Redundancies are threatening Britain’s place at the leading edge of aerospace...
The recent announcement of around 3,000 job losses at BAE Systems throws into even deeper doubt the much-promised revival of the manufacturing sector in Britain and the policies espoused by successive governments.
After 900 job losses were announced at Brough, where the Hawk jet is assembled, GMB’s Dave Oglesby said the government had turned their back on the workers and the industry. The 1,400 job cuts at BAE in Warton and Samlesbury prompted Steve Pye (chairman of the Federation of Small Businesses in Fylde, Lancashire, which represents more than 1,000 members) to warn that the county would lose the expertise and brainpower of those BAE staff made redundant. Also hit was the town of Yeovil where 250 jobs were lost at BAE Systems.
David Laws, disgraced MP for South Somerset already “disappointed” with the jobs cut at BAE Systems and at nearby RNAS Yeovilton, said of the fresh redundancies at AugustaWestland, “This is clearly further bad news for South Somerset, in a period where there have been other major local redundancy announcements affecting the defence sector.” Shouldn’t he be angry and also apologising for a lack of coherent government thinking about manufacturing in Britain and the lives of his constituents?
Unite asked its members to sign an online petition to save jobs at BAE Systems in Warton and Brough – and the future of manufacturing in Yorkshire and Lancashire. More than 14,000 people had already signed the e-petition, started by Unite members and supported by trade unions, politicians and the Hull Daily Mail as we went to print.
The significant impact of the job losses, effects on the local communities and devastation to the lives of individuals and families will be documented. The investment in the skills of those being made redundant is immense. It takes approximately 10 years for an aerospace engineer to train and gain sufficient experience.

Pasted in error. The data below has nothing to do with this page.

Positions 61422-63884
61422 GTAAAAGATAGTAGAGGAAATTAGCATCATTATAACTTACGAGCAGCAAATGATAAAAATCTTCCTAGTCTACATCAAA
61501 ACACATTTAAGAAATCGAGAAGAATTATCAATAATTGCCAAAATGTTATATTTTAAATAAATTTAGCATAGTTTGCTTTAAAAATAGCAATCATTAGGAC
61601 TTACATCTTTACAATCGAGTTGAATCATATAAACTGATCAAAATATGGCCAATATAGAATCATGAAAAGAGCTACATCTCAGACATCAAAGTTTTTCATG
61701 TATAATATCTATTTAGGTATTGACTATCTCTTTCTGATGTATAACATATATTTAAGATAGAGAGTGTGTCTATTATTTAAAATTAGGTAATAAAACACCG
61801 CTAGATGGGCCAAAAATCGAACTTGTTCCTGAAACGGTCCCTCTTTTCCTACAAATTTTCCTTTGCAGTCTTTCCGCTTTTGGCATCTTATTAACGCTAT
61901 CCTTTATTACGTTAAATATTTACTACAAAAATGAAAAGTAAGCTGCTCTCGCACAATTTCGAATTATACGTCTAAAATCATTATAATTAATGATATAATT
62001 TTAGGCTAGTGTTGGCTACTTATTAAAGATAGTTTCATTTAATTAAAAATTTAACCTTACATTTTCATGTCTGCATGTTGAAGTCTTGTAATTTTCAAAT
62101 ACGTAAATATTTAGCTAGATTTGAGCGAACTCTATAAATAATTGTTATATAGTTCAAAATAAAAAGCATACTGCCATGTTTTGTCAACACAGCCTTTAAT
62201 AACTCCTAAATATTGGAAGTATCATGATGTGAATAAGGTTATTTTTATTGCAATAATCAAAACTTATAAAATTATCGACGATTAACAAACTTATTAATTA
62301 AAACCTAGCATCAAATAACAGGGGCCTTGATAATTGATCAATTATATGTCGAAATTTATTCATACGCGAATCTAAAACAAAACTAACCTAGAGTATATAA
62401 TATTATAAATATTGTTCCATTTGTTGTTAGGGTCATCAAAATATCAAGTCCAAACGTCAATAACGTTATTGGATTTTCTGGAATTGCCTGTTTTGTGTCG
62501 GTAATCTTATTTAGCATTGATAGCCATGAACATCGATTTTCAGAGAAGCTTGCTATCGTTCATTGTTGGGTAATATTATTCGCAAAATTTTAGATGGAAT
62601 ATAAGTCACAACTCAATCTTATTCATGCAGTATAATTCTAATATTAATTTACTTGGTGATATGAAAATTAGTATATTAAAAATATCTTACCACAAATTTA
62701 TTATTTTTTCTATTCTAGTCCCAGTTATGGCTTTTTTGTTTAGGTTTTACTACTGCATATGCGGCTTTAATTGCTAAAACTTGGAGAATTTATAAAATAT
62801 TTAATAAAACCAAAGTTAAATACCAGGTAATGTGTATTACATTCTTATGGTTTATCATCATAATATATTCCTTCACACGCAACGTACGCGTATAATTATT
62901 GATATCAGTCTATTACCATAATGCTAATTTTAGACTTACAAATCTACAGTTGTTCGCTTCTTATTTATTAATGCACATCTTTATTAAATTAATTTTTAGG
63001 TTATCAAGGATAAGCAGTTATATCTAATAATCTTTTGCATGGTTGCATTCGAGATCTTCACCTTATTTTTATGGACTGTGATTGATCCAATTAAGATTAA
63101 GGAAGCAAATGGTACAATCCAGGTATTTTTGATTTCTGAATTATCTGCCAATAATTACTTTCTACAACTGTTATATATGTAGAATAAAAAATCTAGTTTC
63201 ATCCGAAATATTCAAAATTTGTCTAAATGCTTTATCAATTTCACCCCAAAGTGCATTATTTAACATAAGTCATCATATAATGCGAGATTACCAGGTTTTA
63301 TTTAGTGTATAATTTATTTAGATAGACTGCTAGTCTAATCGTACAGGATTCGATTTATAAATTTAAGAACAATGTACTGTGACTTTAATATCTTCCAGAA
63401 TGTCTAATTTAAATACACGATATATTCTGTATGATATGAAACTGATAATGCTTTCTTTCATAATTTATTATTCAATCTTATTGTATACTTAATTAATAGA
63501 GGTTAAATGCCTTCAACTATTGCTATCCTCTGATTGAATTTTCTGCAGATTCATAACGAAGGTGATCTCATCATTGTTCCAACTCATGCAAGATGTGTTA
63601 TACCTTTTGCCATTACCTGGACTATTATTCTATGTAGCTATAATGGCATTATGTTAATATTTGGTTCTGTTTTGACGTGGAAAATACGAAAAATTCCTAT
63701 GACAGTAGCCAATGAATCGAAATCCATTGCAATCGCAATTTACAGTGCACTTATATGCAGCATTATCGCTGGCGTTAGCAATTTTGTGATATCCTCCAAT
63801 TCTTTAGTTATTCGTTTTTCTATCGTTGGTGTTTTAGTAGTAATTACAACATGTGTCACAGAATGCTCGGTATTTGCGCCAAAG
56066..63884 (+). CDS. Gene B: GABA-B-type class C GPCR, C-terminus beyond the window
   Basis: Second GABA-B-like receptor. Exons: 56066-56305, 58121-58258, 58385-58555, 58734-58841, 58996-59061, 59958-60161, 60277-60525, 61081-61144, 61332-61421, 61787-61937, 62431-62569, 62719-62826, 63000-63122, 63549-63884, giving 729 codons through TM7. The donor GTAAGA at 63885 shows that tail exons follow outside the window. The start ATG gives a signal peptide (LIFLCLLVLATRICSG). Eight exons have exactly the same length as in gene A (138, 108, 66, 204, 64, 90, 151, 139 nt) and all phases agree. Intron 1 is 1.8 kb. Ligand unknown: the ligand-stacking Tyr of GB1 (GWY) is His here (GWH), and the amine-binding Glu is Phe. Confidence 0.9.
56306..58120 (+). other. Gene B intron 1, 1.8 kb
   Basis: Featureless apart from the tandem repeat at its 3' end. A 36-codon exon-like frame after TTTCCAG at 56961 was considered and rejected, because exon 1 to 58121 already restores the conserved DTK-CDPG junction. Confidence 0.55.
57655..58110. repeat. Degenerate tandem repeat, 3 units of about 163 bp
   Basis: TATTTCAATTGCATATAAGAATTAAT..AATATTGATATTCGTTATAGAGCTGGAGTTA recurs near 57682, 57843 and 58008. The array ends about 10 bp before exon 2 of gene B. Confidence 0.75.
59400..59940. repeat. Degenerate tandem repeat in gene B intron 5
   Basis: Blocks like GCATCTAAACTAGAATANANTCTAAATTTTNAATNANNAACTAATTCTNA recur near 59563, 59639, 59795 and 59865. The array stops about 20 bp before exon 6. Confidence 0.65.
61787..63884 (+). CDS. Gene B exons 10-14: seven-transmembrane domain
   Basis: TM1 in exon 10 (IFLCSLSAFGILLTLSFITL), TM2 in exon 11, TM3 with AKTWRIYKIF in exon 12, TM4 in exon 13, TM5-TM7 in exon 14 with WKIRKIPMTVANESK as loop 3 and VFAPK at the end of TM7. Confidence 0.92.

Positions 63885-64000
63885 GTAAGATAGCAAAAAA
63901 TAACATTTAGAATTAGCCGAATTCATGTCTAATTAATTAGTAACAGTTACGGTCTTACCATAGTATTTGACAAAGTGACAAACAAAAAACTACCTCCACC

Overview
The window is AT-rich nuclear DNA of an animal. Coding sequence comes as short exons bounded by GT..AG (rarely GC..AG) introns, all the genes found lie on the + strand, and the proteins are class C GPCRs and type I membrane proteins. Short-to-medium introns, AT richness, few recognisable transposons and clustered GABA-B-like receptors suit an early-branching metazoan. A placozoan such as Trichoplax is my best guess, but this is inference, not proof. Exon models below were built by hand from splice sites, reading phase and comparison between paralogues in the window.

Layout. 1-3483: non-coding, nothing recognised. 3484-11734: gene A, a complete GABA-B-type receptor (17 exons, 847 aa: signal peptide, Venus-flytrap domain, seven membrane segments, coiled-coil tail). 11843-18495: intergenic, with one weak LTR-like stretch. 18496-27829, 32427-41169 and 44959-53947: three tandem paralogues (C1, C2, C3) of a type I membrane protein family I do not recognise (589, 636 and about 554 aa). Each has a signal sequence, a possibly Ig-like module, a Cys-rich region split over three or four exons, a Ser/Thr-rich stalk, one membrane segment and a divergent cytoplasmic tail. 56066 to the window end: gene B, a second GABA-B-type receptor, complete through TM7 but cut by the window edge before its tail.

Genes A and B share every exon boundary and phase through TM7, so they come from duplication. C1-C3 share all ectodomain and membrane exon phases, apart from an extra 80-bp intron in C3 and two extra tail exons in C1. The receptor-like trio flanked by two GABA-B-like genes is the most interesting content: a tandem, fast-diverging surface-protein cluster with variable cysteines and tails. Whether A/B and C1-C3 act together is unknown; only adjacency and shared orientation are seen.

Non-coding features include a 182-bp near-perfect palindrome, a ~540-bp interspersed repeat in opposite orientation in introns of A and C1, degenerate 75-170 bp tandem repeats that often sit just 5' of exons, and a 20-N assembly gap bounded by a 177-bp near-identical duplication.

All-composite A350 XWB wing covers in the new Airbus wing factory at Broughton, Wales; meanwhile, there are job losses in Yorkshire.
Photo: N.Chainey © Airbus S.A.S. 2011
BAE Systems’ own website claims, “The preservation of engineering talent is vital for BAE Systems and through its Skills 2020 programme, the company invests more than £50 million every year in education projects and skills development including training its 1,000 apprentices.” You might expect this from Britain’s largest engineering company, employing 39,000.
According to another website “Rolls-Royce has been training apprentices for over 50 years, and the Group’s apprenticeship programme is an industry leader; awarded Beacon Status by the Learning & Skills Improvement Service, and OFSTED graded the programme as outstanding in all areas. The scheme enjoys a 98 per cent retention rate; 90 per cent of Rolls-Royce apprentices go on to achieve higher qualifications, half to degree level; and over one third of the company’s senior UK managers began their careers as apprentices.”